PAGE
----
What is club soda?

Think of club soda as the halfway point between seltzer and mineral water. Like mineral water, club soda is full of minerals, except its mineral content and carbonation don't come from natural sources. The original club soda was produced in 1877 by Cantrell & Cochrane, an Irish soft drink manufacturer. The drink was commissioned by the Kindare Street Club, hence the name "club soda."

The term "soda water" also refers to water that has been artificially infused with minerals and carbonation. However, soda water has a looser definition than club soda. Club Soda is often confused with tonic water since both drinks are often used as cocktail mixers. However, Club soda doesn't have the same slightly sweet, slightly bitter taste of tonic water or the calories that come from the sweeteners.

While club soda has a fairly neutral taste, it does tend to have salty or citrusy undertones. These flavors come from the minerals, which often include potassium sulfate, sodium citrate, and potassium bicarbonate. The salty flavor can enhance the taste of mixed drinks, bringing out hidden flavors. And, since the minerals are added artificially, companies can blend them in ways that complement alcohol.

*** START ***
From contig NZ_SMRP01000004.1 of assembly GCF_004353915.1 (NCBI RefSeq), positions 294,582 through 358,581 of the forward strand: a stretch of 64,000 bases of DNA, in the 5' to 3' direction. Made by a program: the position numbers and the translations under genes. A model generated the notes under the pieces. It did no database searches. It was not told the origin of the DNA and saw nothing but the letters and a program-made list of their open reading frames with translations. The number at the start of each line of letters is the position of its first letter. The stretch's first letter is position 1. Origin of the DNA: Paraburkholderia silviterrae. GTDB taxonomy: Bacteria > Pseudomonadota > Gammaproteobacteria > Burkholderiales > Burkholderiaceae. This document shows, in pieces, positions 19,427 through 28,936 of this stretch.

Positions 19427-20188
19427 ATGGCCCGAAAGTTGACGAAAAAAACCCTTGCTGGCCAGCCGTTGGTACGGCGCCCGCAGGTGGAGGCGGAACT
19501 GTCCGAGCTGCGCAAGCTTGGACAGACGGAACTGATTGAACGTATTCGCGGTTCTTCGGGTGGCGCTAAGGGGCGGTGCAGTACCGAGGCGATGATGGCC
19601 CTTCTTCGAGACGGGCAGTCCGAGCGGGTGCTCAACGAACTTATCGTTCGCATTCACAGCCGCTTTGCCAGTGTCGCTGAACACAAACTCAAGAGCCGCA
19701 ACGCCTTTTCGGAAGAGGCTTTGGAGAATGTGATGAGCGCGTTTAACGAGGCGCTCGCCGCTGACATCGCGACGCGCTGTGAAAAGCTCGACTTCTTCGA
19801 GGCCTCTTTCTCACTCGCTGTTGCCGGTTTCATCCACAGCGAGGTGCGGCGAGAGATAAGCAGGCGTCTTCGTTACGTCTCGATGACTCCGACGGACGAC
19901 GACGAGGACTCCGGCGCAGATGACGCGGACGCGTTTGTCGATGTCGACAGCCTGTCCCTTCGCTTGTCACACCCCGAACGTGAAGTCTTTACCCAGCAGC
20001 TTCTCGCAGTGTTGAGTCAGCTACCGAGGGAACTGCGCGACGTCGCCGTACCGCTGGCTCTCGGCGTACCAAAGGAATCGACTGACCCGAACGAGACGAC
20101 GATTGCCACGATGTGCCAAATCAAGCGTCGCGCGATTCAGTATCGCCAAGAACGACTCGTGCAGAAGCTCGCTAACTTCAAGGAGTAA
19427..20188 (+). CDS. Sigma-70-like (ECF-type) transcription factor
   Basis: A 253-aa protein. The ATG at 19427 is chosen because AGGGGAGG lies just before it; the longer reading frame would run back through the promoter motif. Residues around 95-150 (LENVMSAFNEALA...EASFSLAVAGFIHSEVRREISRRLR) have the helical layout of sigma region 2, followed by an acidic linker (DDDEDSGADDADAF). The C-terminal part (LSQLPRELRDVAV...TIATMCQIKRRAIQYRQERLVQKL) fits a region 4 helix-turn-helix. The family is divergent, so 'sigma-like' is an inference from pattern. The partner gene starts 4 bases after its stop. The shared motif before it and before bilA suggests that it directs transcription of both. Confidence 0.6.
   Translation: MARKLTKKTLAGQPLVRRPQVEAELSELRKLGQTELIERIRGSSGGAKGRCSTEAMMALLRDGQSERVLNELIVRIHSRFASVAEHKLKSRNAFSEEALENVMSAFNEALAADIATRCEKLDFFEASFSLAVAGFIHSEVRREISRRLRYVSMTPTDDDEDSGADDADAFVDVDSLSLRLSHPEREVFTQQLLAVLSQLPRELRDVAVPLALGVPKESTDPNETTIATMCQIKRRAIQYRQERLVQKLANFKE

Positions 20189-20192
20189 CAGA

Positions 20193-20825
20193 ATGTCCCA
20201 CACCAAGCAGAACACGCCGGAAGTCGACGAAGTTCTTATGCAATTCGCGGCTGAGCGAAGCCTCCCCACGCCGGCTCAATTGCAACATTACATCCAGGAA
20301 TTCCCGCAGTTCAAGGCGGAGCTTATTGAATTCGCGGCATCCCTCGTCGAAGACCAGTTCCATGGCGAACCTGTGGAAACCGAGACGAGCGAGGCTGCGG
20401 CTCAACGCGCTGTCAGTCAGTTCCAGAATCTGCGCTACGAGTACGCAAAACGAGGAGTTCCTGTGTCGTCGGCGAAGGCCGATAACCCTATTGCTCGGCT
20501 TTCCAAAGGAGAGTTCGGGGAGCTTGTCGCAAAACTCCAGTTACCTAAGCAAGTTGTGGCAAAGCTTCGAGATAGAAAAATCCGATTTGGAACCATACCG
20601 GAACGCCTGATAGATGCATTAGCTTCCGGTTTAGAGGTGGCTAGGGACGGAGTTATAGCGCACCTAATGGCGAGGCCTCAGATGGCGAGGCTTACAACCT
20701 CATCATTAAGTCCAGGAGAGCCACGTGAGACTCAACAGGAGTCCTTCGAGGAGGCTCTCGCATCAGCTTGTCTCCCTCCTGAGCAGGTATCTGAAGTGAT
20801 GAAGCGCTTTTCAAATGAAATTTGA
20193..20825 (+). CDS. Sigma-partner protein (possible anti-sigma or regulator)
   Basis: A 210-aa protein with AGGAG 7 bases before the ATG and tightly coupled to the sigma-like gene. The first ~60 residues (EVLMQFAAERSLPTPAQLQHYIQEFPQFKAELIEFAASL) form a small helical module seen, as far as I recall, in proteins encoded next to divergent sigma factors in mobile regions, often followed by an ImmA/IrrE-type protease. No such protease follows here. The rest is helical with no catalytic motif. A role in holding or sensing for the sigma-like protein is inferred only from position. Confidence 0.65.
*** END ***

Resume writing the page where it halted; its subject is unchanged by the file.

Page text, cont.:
Club soda is a classic mixer for drinks like Tom Collins, gin Ricky, or vodka soda. You can mix it with non-alcoholic beverages, too, like Kumbucha or lemonade. However, it's not typically drunk on its own; the extra sodium in club soda makes seltzer a better choice to drink straight up.